An E-coli outbreak of a form that is less common has sickened over 14 people in six states. The outbreak also claimed the life of a New Orleans girl who was just 21 months old, said the Centers for Disease Control. Through Friday, health officials in California, Alabama, Louisiana, Tennessee and Georgia had reported cases of the strain Shiga-toxin-producing E.Coli O145. The form that is more common is O157:H7. The first reported illness was on April 15, with the most recent being June 4, said the CDC.
E-Coli infections can take as long as three weeks from the start of a patient’s illness until confirmation that the patient is part of the outbreak. Up to now, there has been no known source of the recent outbreak. Officials from state health offices are interviewing people who have been ill to obtain information as to the foods they had eaten and other forms of exposure during the week prior to their illness.
The strain Shiga-toxin usually manifests as an illness between two and eight days from the time the person ingested the bacteria. Most sufferers develop a watery and bloody diarrhea along with abdominal cramps. Most of the time the illness will resolve itself with a week, but some cases can be more severe and last longer.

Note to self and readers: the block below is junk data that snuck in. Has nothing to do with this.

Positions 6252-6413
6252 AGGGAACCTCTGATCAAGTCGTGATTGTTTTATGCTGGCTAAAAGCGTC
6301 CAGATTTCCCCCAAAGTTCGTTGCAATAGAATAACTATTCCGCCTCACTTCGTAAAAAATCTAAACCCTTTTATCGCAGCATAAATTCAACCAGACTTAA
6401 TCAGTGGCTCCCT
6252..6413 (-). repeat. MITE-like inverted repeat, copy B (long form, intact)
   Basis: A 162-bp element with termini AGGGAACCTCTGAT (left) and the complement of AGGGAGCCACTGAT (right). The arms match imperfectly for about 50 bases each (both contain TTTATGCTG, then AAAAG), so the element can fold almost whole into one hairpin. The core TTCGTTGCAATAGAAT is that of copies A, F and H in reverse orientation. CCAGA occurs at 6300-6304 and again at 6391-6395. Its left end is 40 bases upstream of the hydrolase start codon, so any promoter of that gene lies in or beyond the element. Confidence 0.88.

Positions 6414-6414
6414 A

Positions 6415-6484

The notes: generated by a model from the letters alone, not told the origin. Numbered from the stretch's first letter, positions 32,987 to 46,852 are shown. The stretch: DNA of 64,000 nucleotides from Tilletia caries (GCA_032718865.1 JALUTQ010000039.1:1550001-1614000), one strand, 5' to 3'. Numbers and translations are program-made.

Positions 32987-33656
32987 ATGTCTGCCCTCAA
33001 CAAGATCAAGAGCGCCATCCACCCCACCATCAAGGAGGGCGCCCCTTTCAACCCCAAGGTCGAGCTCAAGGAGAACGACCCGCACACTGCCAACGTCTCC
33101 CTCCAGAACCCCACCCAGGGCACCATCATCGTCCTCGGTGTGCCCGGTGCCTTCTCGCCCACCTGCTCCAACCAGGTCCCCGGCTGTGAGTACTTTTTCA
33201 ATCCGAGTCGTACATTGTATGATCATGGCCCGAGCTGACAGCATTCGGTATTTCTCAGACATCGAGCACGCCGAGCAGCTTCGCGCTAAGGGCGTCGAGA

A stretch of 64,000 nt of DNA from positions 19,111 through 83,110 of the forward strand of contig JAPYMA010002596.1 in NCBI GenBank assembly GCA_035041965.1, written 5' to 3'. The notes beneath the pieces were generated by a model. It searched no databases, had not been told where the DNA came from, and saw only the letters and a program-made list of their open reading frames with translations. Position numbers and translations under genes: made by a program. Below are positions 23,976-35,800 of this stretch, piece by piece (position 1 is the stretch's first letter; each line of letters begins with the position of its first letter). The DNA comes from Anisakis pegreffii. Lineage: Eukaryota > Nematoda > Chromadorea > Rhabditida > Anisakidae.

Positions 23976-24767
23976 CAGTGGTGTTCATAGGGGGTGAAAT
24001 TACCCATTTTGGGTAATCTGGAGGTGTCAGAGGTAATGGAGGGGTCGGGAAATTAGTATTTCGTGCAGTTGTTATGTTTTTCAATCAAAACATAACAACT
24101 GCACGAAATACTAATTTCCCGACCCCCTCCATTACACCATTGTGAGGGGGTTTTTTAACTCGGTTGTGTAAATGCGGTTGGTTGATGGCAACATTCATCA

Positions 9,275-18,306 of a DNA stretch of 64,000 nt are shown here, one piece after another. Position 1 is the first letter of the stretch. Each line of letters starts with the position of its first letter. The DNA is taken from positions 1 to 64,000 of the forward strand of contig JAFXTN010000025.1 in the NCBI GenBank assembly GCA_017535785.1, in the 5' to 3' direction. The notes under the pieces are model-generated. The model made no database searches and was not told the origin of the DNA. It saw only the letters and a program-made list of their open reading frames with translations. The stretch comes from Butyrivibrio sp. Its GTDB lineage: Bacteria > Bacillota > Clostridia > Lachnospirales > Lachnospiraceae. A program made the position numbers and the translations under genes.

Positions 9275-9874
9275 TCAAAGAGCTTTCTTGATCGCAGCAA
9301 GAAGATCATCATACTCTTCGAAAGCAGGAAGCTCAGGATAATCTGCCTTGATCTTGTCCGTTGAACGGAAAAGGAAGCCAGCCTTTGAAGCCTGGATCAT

Most people fully recover but in rare cases, Hemolytic Uremic Syndrome develops which is a form of kidney failure. HUS could occur in anyone, of any age but is most often found in children less than five and in the elderly.
Since there is still no source from the outbreak, officials are not able to warn anyone about how to avoid it. Daily preventative measures such as washing your hands, cooking meats completely and not drinking raw milk are good ways to avoid the sickness.